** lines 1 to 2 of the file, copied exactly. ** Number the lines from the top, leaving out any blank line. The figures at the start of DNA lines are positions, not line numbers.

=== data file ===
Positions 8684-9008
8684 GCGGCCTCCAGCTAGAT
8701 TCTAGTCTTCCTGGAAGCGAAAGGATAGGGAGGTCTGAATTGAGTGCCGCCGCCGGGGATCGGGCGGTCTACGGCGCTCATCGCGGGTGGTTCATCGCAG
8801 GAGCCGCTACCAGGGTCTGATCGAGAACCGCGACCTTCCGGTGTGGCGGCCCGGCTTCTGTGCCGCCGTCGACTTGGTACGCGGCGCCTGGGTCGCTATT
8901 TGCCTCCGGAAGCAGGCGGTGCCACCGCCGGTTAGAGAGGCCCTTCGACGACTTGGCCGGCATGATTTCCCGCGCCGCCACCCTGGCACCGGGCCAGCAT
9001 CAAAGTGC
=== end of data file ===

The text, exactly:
Positions 8684-9008
8684 GCGGCCTCCAGCTAGAT